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ICOM897 – Interactive Communication

2017 – S1 Day

General Information

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Unit convenor and teaching staff Unit convenor and teaching staff Convener, lecturer, tutor
Alex Mesker
Y3A 193K
By appointment
Credit points Credit points
4
Prerequisites Prerequisites
Admission to MCrInd or MIntComm or MIntRel or MIntCommMIntRel or MIntBusMIntComm or MCrMedia or MFJ or MCreIndMFJ
Corequisites Corequisites
Co-badged status Co-badged status
Unit description Unit description
This unit is concerned with web design and reaching new media audiences. It offers practical as well as theoretical instruction on web design and international audience research. The unit includes a practical component during which students will learn Web design skills to build their own site for the purpose of audience research. The theoretical components will study the multidimensional impact of new media on audiences in the context of international communication. Students are encouraged to bring their experiences with new media and their multidisciplinary knowledge learned in their previous studies to the class and contribute to the critical discussions in studying this unit.

Important Academic Dates

Information about important academic dates including deadlines for withdrawing from units are available at http://students.mq.edu.au/student_admin/enrolmentguide/academicdates/

Learning Outcomes

  1. Apply current practices and design principles to webpage construction.
  2. Effectively communicate information-rich media to a target audience via the web.
  3. Develop the ability to dissect, analyse and objectively critique web pages, and a familiarity with diverse media formats.
  4. Articulate technological practices, and present a portfolio/brief to a prospective client.
  5. Demonstrate familiarity with the fundamental technologies required to communicate content through the medium of the Internet.
  6. Develop life-long technological application skills, critical analysis and evaluation skills, and problem solving skills that are paramount in an era of technological literacy.

Assessment Tasks

Name Weighting Hurdle Due
In-class practical tasks 30% Ongoing
Analysis and Proposal 30% Tuesday, 2nd May, 2017
Website production 30% Monday 5th June, 2017
Class Participation 10% Ongoing

In-class practical tasks

Due: Ongoing
Weighting: 30%

There will be 5 coding/practical tasks throughout the session that will encourage students to implement content and concepts discussed in lectures and practical tutorials.  These will be small projects to complete in class time and are designed to get students to concentrate on process, technique, form, and function.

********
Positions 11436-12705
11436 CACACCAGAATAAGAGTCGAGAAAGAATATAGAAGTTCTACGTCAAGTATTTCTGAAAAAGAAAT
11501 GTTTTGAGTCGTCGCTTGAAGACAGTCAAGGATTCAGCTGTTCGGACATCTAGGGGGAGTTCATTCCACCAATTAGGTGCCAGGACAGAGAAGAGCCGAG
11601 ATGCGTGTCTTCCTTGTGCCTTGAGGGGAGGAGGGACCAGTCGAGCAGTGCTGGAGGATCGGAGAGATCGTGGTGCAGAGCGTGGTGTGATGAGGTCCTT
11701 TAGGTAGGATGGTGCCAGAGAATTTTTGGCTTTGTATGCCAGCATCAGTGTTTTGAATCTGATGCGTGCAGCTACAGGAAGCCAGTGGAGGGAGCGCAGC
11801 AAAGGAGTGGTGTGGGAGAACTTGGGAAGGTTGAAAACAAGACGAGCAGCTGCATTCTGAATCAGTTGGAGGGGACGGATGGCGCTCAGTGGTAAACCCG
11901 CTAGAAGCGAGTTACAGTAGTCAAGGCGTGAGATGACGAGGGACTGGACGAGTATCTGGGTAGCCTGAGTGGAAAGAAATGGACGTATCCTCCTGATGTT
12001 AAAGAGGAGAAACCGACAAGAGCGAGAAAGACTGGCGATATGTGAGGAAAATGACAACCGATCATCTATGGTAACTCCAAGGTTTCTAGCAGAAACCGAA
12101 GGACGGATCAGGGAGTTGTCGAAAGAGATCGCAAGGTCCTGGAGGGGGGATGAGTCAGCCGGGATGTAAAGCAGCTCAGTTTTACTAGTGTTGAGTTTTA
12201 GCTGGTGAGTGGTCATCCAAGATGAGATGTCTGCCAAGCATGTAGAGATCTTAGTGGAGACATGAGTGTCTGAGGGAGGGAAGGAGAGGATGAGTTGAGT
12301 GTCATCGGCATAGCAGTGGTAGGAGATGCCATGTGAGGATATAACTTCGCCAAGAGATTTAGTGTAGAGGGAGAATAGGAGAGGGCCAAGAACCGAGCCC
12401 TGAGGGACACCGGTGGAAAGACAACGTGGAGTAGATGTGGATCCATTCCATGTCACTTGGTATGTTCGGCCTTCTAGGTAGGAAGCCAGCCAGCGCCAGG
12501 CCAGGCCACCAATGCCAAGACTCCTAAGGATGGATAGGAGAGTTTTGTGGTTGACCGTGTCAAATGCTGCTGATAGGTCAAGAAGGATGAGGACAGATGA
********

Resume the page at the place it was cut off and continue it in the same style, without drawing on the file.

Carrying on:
These will be assessed on students' ability to apply practical and analytical skills acquired throughout the unit, and show evidence of understanding via how the code addresses the challenges.

 

These tasks should be submitted as a hypertext (HTML) documents within your ICOM897 résumé.  Submission details will be explained in class and on iLearn prior to due dates.


This Assessment Task relates to the following Learning Outcomes:
  • Apply current practices and design principles to webpage construction.
  • Effectively communicate information-rich media to a target audience via the web.
  • Develop the ability to dissect, analyse and objectively critique web pages, and a familiarity with diverse media formats.
  • Demonstrate familiarity with the fundamental technologies required to communicate content through the medium of the Internet.
  • Develop life-long technological application skills, critical analysis and evaluation skills, and problem solving skills that are paramount in an era of technological literacy.

Analysis and Proposal

Due: Tuesday, 2nd May, 2017
Weighting: 30%

Students must analyse a website/web presence and articulate why it is an effective example of interactive communication.  In particular, they should explain how the technologies used facilitate the communication of media content, identity, product, and usability.

Your writing should entail a technical discussion as well as a design/usability appraisal focussing on communication across devices, audiences, and purpose.

Based on this appraisal, students will write a proposal for their intended final website project.  The proposal should:

  • Demonstrate a considered understanding of the target audience for the site
  • Demonstrate a considered understanding on how best to communicate original content with identified audiences
  • Demonstrate competitive analysis with existing similar websites
  • Demonstrate a knowledge of information architecture and design principles
  • Provide a detailed overview of the aesthetics and layout of the site
  • Students are encouraged to include images/mock-ups where appropriate
  • Articulate the technologies required to realise/implement the proposed final work

Subject matter: websites can be on any topic but can be discussed with teaching staff. Students should treat this project as though they are proposing a standalone site for a particular purpose/cause or real client.

This will be assessed on suitability (in terms of scope and technical requirements) of project, quality of discussion with regard to applying a set of judging criteria, and a reflection of how your critique informs your project goals.

The combined length of the Analysis and Proposal project should be roughly 1800-2000 words.

 

This assessment is both an analytical review and creative work and should be submitted to iLearn via Turnitin.  Submission details will be explained in class and on iLearn prior to due date.


This Assessment Task relates to the following Learning Outcomes:
  • Effectively communicate information-rich media to a target audience via the web.
  • Develop the ability to dissect, analyse and objectively critique web pages, and a familiarity with diverse media formats.